5 min read

Issue #3: The case for a cry sesh, lying, and treating your armpits like queens

Hi there nesstie,

According to science, you don’t need to save your tears for another day. Emotional crying (as opposed to tears involuntarily released due to environmental factors) releases a bunch of chemicals that make you feel good.

Lifehacker’s Aisha Jordan talked to communication pathologist and cognitive neuroscientist Dr. Caroline Leaf, who said that emotional tears can calm you down, balance you out, and help you think more clearly. While we’re not advocating for a forced cry sesh, chances are you’re going to feel better if you let yourself cry when you feel the need to. A disclaimer, though, that if you feel like you’re crying too much, or for too long, or it’s uncontrollable and interfering with your life, it’s also healthy to seek help and find out if there are deeper underlying issues.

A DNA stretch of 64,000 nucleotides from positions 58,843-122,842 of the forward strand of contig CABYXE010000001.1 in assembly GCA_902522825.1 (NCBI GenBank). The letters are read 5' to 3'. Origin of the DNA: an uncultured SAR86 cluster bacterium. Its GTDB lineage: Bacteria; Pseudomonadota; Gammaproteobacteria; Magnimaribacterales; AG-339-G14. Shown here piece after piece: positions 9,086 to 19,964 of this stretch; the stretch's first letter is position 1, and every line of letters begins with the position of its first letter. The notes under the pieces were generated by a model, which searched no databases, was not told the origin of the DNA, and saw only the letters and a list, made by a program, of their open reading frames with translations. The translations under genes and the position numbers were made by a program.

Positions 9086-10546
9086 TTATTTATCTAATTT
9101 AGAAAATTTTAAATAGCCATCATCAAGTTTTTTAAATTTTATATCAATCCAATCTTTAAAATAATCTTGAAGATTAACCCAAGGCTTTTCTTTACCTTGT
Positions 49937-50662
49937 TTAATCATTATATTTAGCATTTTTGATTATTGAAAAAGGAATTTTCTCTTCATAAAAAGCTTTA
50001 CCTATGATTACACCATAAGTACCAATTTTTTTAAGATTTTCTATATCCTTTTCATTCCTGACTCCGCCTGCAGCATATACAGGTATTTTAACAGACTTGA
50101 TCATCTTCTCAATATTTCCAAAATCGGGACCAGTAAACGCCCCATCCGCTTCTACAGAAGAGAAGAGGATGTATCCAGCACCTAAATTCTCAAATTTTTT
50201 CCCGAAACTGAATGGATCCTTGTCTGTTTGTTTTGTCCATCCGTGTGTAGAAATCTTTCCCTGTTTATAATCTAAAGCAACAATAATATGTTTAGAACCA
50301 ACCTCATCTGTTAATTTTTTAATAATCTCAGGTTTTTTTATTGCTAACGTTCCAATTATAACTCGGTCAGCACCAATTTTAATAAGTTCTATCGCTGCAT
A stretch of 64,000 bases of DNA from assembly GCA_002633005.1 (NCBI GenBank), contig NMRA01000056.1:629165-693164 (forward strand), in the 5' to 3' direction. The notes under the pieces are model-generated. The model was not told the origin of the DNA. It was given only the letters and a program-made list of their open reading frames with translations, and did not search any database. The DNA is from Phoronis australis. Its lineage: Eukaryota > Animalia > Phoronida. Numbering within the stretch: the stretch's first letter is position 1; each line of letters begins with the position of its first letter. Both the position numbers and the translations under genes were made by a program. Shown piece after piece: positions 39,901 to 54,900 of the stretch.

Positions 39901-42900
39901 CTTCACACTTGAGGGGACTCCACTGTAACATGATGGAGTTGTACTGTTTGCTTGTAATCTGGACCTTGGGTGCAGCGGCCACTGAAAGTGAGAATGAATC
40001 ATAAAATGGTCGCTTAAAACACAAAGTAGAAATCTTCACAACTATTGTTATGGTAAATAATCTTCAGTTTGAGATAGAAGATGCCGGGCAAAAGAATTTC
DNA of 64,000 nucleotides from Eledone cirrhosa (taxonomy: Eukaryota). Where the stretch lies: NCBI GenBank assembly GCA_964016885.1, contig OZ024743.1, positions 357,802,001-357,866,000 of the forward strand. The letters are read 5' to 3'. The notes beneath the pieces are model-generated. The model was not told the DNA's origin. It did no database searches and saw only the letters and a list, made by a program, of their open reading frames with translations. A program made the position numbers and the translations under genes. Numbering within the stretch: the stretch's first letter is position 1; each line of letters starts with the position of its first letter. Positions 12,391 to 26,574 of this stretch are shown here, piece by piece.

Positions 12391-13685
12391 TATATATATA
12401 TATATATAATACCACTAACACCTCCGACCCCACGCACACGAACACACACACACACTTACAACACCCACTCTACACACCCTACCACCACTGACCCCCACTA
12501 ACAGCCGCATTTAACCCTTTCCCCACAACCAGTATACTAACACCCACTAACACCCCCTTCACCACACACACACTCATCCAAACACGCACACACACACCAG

But crying in general shouldn’t be viewed as a sign of fragility—you're doing your body good. Think of it as a wet chemical detox. A smol wellness sob. When you’re sweaty as heck after working out, you’re not beating yourself up over the fact that your body knows to cool itself down. Why make yourself feel bad for letting your body do its thing when you need to cry out some of the bad vibes?    

Until next time,

Melanie, editor at Ness

A baker’s dozen

The case for comfort in moderation. And adult sleep training. And blob girl summer. How to slow down time, according to science. How to take care of your underarms (yep, there’s an exfoliator for your armpits). How to give yourself a fresh start in just 10 days. How to read your coworkers’ emotions when you’re masked and/or remote. How AA meetings adapted to the pandemic. A wellness advice podcast tackles this unique period of dating in an increasingly post-vax world. Three couples talk about why they aired their therapy sessions on reality TV. Singapore’s government just dropped the song of the summer. Understanding the risks of our latest wellness obsession: collagen. The computer revolution never cared about our bodies.